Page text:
Opening Act: Storytelling
Consumers are distracted. They’re busy. They’re drowning in a relentless stream of content.
As content marketing grows, there’s a key element many brands continue to miss. In order to stand above the noise, you must master the art of telling a captivating and compelling story.
The human brain is wired for stories. It’s how we’ve passed along history for generations. Stories are how we learn, communicate and entertain. We love finding new heroes, going on an adventure, surprises, tragedies and happy endings.
Stories aren’t just for bedtime. They establish a strong emotional connection by immersing readers in an experience they relate to in their own life.
A solid brand story has real benefits: a deeper connection and more engagement with your audience. It also builds trust and authenticity, establishing you as a credible resource.
When your story creates tension, it’s more likely that your readers will feel an emotional connection. They’ll be pulling for your main character. If they feel empathy, they’re more likely to share the same feelings and behaviors.
Marketing is Storytelling. The Story of your product, built into your product. The ad might be part of it; the copy might be part of it. But mostly, your product and your service and your people all are part of the story. Tell it on purpose. ~ Seth Godin
Storytelling isn’t about telling your audience what you want them to hear. It’s showing them enough to get them to want to be involved in a way that carries over into their own personal and professional lives.
Brands love to tell stories about themselves. Many in a way that alienates or excludes the very customers they’re trying to reach.
A good storyteller gets in the head of the reader. It creates a world around them. Your brand story must let your customers be the narrator, director, and hero of their own story.
If you’re ready to motivate readers, it’s time to tell your story.
In the Hero With a Thousand Faces, Joseph Campbell details a fundamental structure shared among myths across civilizations that span thousands of years. Campbell’s identification of this “Monomyth” has inspired modern storytellers to work the pattern into their stories as well.
It’s also known as the “Hero’s Journey”. In this adventure, our reluctant hero is compelled to action, must overcome a great challenge, and returns home changed or transformed by what he’s accomplished.
The most common mistake is casting your business as the hero. Your protagonist might be you, it might be a past customer, but it’s always your buyer because they are the one going on the journey.
By making your customer the hero, your brand becomes a hero in the customer’s story.
Whether you want to make a sale, gain an email subscription, or motivate a change in behavior, your dramatic story will fail if it doesn’t have one thing: A relatable protagonist. In other words, your story needs to be about someone we care about. ~ Sonia Simone
The point of view an author chooses tells the reader who’s telling the story. “I” may be speaking to a general audience, or directly to “you”. The narrator may also be removed from the story they’re telling. This approach is more formal and objective, which can make it harder for your audience to feel like they’re part of the story.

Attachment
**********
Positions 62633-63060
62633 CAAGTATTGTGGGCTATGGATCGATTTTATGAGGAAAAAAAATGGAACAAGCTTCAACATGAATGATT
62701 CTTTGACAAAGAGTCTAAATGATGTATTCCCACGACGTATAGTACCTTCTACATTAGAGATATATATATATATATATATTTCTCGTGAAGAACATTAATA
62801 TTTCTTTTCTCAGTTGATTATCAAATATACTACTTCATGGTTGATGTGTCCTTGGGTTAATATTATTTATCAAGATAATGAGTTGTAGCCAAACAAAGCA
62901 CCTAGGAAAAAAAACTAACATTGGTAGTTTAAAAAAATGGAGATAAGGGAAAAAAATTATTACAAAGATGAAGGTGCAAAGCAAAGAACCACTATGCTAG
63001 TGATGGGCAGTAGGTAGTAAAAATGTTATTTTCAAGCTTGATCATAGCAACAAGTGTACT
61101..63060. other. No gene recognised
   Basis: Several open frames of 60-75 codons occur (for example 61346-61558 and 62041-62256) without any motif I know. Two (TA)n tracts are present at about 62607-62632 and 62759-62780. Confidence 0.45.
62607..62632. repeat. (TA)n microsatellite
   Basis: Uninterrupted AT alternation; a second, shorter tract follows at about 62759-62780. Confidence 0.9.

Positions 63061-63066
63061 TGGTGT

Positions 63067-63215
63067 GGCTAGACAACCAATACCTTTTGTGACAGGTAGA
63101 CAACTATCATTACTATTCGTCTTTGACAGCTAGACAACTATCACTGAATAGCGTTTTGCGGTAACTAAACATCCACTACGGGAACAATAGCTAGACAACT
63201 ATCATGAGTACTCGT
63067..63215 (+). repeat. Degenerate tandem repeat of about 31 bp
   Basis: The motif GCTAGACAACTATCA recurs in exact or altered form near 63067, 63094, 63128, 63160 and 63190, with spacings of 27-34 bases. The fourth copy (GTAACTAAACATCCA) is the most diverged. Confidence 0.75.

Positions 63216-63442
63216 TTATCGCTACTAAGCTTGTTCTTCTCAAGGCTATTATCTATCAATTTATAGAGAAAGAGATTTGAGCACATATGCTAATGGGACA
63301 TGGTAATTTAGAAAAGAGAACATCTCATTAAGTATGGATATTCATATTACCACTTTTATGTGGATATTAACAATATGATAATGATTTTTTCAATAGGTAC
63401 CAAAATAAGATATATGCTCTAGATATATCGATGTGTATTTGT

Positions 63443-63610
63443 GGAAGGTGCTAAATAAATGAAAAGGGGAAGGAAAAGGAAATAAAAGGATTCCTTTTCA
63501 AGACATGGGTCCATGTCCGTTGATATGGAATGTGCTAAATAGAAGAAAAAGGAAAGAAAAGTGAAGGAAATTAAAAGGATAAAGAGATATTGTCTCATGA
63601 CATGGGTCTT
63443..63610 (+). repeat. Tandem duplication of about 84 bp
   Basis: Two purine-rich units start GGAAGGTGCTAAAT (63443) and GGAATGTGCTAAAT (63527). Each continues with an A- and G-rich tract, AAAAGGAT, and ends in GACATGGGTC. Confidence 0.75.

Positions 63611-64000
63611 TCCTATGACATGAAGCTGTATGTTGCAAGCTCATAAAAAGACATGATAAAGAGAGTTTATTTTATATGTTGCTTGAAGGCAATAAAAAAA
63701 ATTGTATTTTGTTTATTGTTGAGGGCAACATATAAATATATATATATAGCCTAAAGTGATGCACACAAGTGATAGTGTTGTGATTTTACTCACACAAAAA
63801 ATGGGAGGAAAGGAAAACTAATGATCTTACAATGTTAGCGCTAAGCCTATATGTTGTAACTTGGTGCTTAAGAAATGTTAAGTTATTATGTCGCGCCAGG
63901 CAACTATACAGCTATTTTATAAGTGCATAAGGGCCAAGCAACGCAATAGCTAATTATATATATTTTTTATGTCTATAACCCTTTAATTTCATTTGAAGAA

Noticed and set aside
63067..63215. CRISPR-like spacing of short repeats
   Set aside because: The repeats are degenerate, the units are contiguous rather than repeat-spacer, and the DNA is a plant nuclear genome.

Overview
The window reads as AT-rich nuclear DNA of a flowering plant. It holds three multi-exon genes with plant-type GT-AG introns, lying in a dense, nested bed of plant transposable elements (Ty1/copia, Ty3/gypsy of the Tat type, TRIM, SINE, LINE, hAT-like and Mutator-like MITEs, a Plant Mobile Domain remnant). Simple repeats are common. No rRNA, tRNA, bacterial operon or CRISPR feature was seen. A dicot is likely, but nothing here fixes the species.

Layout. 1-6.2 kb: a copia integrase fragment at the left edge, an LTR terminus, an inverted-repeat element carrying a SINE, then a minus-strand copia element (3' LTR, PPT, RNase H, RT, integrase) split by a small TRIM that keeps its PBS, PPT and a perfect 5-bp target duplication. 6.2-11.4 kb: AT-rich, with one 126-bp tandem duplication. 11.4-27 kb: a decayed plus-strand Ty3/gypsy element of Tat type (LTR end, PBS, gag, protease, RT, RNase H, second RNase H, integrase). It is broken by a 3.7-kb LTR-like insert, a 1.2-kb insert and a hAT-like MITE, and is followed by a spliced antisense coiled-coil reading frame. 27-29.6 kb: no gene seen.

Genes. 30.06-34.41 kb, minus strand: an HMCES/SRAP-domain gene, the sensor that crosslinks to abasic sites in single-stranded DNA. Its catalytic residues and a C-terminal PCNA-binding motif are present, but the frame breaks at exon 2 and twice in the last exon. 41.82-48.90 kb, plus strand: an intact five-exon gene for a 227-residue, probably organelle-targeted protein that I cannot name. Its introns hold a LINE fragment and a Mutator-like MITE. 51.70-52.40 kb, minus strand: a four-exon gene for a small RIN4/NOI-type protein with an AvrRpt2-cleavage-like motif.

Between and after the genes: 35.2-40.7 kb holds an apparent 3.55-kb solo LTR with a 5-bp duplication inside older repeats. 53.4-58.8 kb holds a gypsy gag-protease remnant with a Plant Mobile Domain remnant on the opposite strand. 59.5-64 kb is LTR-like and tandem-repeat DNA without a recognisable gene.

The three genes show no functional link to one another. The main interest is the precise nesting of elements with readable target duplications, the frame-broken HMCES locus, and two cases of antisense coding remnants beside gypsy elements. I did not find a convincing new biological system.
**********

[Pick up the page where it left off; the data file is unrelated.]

So how does a startup tell their story?
The actual process of writing a brand story isn’t easy. For some entrepreneurs, their story will be obvious. Others will have to dig a deeper. It’s about what you do, and why what you’re doing matters to your audience. The purpose your brand serves is central to your brand’s story.
Kickstart your story by sharing the positive experiences your customers have had with your business. Talk about how you got where you are today, and where you’re going in the future.
How are you integrating the story of your brand in your marketing? Are you just telling a story, or are you making your customer the hero of their own adventure?
Read This: How To Tell A Story – Donald Miller
Listen to this: Introducing the Business of Story: Why Story? Why Now?
- Master This Storytelling Technique to Create an Irresistible Content Series
- 8 Classic storytelling techniques for engaging presentations
- 5 Elements of Great Storytelling
Second Stage: Conversion Rate Optimization
We make thousands of decisions every day. It would be impossible to weigh the pros and cons of each option and still get anything done. We use heuristics, or a mental shortcut, for many other decisions that are routine or that we need to make quickly. One way to keep users on your site is using heuristics to increase use of your product.
Usability testing is used to optimize aspects of a website design, including the user’s ability to learn the design, perform tasks, make decisions, and to remember the design after leaving. Usability testing your website content will give you a solid understanding of the revisions and refinements you may need to optimize your content to keep visitors on your site.
Many websites lose a large percentage of their traffic before they’ve had a chance for converting those visits into leads. You can boost engagement and cut your bounce rate in half with interactive content.
Design best practices and conversion rate optimization can sometimes be at odds with each other. A beautiful website will impress the user with its visual appeal, but it must also bring a user closer to purchasing. Using these three design best practices for web design and conversion rate optimization will move the user further down the funnel by making them more receptive to the experience because of the visual appeal.